We had Leo’s remains cremated, and we buried his urn next to Stacy’s in the family plot a few paces from Uncle Ralph at the township cemetery. We were in shock and grieving.

It was not yet official, but Tim and I also knew in our hearts that Norma likely had cancer. As we lay in bed in the Airstream, we talked about our options. Neither of us wanted the same ending for Norma as we had seen Leo experience. His last days in a busy, noisy hospital were far from pleasant. In fact, they were excruciating for him. We both worried about what would happen if Norma went into a nursing home. She loved being outdoors. How would she exist inside a facility with a locked front door that required a code to get out? How could this very shy woman ever share a room with a stranger? We had seen the institutional food served in many of these places. There was no assurance she would have the quality or variety of life she was used to, nor the independence or anything that was familiar to her. Our intuition told us that Norma not only needed but also deserved freedom, autonomy, and dignity, and to us, the nursing homes we had access to represented the opposite of those values.

Norma is pictured above making friends with a spotted pig.

If Norma wanted to kick back at the end of the day with a beer or a glass of wine, we wanted her to have that luxury. If she wanted to leave the facility for any reason, we wanted her to be able to do it. If she wanted to eat breakfast for dinner or walk barefoot in the grass, so be it. We also wanted her to have the chance to smile again.

We looked at each other and, simultaneously, we said, “We need to see if she wants to come along.”

We had no idea what we would do if she said “Yes.”

The following day, the three of us sat down at the kitchen table to have some lunch.

“Norma, we don’t know what the doctor is going to say about all the tests they have been doing,” I said between bites, “but I’m wondering how you are feeling about how you might take care of yourself now that Leo is gone.”

“I don’t know what to do,” she said, sounding feebler with each word. “I can’t live here by myself. I know that.”

Tim chimed in, “Well, Ramie and I have been talking about that too, and we wouldn’t feel good about you staying here by yourself even if you had people helping you. We looked into homes and we can get you on a list either here or where Ramie’s mom lives in Pennsylvania.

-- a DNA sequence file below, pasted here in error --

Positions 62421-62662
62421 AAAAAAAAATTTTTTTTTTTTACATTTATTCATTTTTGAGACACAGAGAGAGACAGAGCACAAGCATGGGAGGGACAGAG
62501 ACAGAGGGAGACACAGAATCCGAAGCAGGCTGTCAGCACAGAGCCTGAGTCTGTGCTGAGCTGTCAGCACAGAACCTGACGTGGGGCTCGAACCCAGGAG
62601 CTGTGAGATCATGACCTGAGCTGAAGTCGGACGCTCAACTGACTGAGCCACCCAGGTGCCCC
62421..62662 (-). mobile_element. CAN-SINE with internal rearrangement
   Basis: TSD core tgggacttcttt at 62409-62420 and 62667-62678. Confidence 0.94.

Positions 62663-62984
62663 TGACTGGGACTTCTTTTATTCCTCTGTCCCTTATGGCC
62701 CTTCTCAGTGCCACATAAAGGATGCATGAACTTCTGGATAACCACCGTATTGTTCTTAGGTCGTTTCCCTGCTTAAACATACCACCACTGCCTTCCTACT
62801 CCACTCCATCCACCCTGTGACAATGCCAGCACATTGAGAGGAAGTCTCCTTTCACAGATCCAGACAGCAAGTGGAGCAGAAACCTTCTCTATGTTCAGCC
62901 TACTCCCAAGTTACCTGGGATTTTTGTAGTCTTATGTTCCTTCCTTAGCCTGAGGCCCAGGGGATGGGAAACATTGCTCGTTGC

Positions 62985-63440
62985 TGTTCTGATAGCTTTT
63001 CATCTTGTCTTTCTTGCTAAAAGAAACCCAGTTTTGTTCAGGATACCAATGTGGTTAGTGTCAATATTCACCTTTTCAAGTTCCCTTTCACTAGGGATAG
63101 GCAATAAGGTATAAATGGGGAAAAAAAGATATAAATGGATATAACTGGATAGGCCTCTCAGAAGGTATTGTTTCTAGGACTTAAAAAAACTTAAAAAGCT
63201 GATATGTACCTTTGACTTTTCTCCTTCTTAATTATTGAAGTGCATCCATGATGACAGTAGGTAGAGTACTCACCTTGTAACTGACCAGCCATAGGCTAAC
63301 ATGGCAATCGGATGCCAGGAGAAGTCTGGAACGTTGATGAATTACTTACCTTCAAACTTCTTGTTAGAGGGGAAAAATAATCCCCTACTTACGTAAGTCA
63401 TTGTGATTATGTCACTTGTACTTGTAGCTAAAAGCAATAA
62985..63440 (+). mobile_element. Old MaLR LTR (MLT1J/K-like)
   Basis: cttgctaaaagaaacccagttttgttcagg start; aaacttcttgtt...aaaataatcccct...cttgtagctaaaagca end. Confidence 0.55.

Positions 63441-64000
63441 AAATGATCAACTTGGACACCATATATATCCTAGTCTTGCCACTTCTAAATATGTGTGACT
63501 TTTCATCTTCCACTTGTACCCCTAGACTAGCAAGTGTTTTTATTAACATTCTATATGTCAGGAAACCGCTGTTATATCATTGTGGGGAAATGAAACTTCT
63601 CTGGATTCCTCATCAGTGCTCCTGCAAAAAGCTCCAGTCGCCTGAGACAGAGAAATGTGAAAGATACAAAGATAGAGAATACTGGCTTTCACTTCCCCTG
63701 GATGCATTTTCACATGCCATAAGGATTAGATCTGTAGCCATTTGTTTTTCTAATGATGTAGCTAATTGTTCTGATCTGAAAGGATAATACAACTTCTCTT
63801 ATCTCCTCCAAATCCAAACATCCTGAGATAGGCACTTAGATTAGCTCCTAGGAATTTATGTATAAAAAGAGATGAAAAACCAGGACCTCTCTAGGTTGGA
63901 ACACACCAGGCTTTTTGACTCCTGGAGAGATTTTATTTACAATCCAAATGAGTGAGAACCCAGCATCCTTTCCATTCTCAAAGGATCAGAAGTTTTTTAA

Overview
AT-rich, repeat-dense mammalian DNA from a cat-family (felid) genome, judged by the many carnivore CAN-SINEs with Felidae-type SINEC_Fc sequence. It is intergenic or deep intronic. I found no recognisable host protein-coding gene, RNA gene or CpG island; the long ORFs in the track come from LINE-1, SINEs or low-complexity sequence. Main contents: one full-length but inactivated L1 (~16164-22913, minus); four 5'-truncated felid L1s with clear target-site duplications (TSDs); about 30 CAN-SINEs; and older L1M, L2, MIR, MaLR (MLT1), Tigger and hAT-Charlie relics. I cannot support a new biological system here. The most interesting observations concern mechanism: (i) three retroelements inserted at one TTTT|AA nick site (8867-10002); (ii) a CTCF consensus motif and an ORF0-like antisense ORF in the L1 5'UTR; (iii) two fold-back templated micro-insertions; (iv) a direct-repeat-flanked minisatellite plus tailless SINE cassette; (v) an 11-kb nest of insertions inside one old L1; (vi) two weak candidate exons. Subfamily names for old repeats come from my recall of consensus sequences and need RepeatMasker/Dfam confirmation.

“Or, we were thinking,” he continued, “if you would like to live with us on the road, we could get a bigger RV.”

“While coming with us might seem like a crazy idea,” I interjected, “it’s no crazier than spending the rest of your days in a nursing home. If you want to come, we’ll take you anywhere you want to go.”

We told her she did not have to give us an answer right away. “Just think about it,” we said.

The next person to speak was Norma. She quietly said, “I think I’d like to come along.”

The next morning, we sat crammed in a small examination room with a gynecologist and a medical student shadowing him. We had spent the past two days after Leo’s death moving from doctor to doctor and from test to test. The ob-gyn was the last one to see.

A handsome man in his thirties, the doctor told us what we already knew: Norma had a cancerous mass on her uterus. From his perch on the edge of the exam table, he looked down at Norma, who was sitting in a hospital wheelchair, and then launched into an assumed close: “So we’re going to schedule you for a hysterectomy, then radiation and chemotherapy. You will recover in a rehabilitation facility, and it will likely take a few months to heal.”

Although he gave Norma no other options, he finished by asking what she would like to do. She locked eyes with him and, with as much conviction as she could muster, said, “I’m ninety years old. I’m hitting the road.”

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Excerpted from DRIVING MISS NORMA: One Family’s Journey Saying YES to Living by Tim Bauerschmidt and Ramie Liddle. Copyright ©2017 by Tim Bauerschmidt and Ramie Liddle, published by HarperOne, an imprint of HarperCollins Publishers. Header photo credit of Leo and Norma: Ramie Liddle.